There’s been a big controversy in Austin City Council about proposed lawn watering restrictions. The mayor calls the restrictions “draconian” and says cities “in the desert” haven’t even adopted such comprehensive conservation measures.
According to research cited in Redesigning the American Lawn, 30 to 60% of all urban fresh water is used for watering lawns. Meanwhile $5.25 billion is spent on fossil-fuel-based fertilizers to maintain these unnatural landscapes, much of which is wasted. Then, think about the fuel used to run lawnmowers, leaf blowers, etc. And for what? To service some outdated ideal of an English garden in a landscape that’s poorly suited for it. Sure, it’s possible, but it is really what we should be striving for?
I was thrilled, when we bought our current house, that the previous occupants (who built the house) had kept the landscaping very natural. We don’t have a “lawn”, per se, to mow, only native grasses to maintain. When I asked the sellers if they ever irrigated, they seemed surprised at the question. Of course they hadn’t. The native grasses, trees, rocks and cacti are gorgeous just as they are. Out front, we have great bushy patches of rosemary. Out back, the scent of mint wafts up onto the back porch. Neither needs additional moisture, beyond what comes naturally.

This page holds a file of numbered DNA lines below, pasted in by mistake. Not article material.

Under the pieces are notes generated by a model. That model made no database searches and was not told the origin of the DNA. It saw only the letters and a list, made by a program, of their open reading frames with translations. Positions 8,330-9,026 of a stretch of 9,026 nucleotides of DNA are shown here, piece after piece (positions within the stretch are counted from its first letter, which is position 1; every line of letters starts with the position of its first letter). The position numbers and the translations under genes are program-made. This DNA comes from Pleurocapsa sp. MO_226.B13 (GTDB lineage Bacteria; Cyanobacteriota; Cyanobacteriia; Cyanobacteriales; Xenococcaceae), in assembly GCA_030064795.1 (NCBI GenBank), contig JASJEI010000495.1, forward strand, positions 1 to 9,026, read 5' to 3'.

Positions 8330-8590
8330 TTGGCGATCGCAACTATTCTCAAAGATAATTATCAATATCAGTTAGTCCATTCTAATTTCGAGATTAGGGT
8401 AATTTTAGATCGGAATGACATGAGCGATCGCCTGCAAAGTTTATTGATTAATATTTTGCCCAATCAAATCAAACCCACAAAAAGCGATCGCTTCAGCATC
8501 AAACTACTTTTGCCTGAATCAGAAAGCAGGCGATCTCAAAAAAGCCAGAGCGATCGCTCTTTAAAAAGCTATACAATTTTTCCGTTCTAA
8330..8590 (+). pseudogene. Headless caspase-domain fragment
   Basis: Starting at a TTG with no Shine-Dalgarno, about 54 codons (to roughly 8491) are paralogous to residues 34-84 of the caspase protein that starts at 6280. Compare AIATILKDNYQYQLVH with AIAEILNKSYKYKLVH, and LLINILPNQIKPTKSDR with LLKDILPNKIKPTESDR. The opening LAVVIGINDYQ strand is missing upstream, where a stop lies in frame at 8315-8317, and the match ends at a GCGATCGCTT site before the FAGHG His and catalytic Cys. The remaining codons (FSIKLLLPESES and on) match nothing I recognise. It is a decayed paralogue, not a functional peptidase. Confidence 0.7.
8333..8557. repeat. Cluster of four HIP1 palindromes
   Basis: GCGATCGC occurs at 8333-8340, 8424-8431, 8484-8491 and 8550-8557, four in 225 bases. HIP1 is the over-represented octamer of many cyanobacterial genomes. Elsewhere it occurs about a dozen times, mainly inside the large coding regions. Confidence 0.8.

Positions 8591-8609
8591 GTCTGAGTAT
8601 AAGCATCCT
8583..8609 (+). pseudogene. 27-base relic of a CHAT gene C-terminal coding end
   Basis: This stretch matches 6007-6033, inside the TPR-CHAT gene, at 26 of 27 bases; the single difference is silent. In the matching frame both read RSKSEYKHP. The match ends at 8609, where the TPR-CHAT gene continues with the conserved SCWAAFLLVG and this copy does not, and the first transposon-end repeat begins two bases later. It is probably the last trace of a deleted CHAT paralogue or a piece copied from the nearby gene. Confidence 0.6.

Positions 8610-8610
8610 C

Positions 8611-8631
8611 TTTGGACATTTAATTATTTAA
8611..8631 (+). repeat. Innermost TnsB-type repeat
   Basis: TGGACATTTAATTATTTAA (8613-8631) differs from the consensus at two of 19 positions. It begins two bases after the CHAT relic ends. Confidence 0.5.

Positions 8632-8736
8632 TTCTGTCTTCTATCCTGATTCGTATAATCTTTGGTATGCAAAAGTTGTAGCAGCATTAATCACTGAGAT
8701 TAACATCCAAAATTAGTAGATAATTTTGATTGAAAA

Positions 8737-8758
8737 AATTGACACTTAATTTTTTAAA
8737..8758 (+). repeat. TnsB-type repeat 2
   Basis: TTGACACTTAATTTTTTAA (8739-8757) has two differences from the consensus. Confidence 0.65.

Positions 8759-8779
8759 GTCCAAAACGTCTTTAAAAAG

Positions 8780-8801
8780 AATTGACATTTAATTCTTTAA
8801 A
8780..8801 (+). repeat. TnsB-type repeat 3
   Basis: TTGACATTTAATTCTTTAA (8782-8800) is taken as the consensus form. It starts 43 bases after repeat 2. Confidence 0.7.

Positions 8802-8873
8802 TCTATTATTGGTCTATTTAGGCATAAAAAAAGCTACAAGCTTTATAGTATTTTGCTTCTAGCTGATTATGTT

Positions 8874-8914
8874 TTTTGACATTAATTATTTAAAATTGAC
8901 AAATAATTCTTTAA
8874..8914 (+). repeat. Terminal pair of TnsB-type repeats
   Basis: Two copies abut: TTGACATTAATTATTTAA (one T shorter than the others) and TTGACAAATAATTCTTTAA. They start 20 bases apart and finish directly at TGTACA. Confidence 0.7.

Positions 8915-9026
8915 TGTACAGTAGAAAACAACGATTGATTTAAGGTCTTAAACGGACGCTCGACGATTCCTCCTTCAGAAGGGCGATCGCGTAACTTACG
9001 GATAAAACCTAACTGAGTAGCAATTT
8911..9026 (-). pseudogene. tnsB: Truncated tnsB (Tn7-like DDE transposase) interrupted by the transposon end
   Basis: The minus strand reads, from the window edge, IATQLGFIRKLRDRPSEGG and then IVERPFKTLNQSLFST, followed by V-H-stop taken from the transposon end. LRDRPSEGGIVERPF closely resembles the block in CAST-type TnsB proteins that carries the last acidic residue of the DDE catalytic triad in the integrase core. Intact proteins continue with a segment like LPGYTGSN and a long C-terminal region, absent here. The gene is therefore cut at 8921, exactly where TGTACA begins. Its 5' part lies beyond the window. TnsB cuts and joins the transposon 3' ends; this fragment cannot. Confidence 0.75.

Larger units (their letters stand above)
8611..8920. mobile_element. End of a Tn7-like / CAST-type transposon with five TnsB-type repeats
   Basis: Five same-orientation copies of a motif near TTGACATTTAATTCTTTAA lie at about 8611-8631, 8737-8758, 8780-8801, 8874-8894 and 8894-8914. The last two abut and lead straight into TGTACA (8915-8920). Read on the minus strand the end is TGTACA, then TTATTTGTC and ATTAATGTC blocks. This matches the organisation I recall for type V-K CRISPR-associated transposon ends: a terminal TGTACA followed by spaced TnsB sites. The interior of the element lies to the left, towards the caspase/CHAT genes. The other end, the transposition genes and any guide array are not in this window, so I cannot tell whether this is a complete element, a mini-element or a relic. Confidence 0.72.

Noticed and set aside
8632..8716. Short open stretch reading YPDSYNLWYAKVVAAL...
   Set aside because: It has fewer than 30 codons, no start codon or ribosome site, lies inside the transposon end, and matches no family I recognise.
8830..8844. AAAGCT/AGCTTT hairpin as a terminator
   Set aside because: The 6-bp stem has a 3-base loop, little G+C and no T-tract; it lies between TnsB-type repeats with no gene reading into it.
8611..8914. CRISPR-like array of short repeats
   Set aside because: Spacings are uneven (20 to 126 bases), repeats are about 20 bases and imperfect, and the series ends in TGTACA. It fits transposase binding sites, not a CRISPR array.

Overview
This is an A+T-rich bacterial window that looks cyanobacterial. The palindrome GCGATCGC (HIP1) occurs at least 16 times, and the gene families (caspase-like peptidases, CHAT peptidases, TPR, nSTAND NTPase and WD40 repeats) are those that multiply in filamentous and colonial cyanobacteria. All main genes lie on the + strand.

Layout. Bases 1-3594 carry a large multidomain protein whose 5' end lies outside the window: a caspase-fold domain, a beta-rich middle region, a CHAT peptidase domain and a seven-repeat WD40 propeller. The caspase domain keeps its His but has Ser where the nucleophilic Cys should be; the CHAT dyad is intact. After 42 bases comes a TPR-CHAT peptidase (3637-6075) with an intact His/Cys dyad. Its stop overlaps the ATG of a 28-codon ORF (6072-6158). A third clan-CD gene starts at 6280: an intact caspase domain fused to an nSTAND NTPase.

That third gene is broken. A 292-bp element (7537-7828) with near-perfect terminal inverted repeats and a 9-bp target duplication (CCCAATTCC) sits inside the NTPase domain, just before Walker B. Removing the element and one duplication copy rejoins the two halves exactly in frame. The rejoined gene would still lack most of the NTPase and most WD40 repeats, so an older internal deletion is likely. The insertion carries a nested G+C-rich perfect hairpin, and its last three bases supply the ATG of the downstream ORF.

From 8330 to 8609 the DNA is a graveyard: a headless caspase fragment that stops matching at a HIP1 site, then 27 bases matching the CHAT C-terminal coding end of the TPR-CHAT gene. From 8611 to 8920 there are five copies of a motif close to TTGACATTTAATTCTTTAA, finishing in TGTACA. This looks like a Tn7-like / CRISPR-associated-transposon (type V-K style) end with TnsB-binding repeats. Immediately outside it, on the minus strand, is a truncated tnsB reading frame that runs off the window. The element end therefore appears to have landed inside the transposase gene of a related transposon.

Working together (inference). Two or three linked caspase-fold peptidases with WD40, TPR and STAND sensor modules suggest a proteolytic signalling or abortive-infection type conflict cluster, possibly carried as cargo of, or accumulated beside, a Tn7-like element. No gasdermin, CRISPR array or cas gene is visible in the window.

There’s a lot I’d like to do, in terms of water collection and even a grey-water system, eventually. I do plan to have that vegetable garden, which is sure to be a bit of a water hog — though we’ll do super-efficient drip irrigation. But a lawn? Maybe we’ll do Buffalo Grass for a soccer pitch. I suppose it doesn’t suit everyone’s aesthetic sensibilities. I just don’t see the need to pretend we live in misty, rainy Scotland or England, when Central Texas, if you learn to appreciate it, has its own beauties… and they use a lot less water.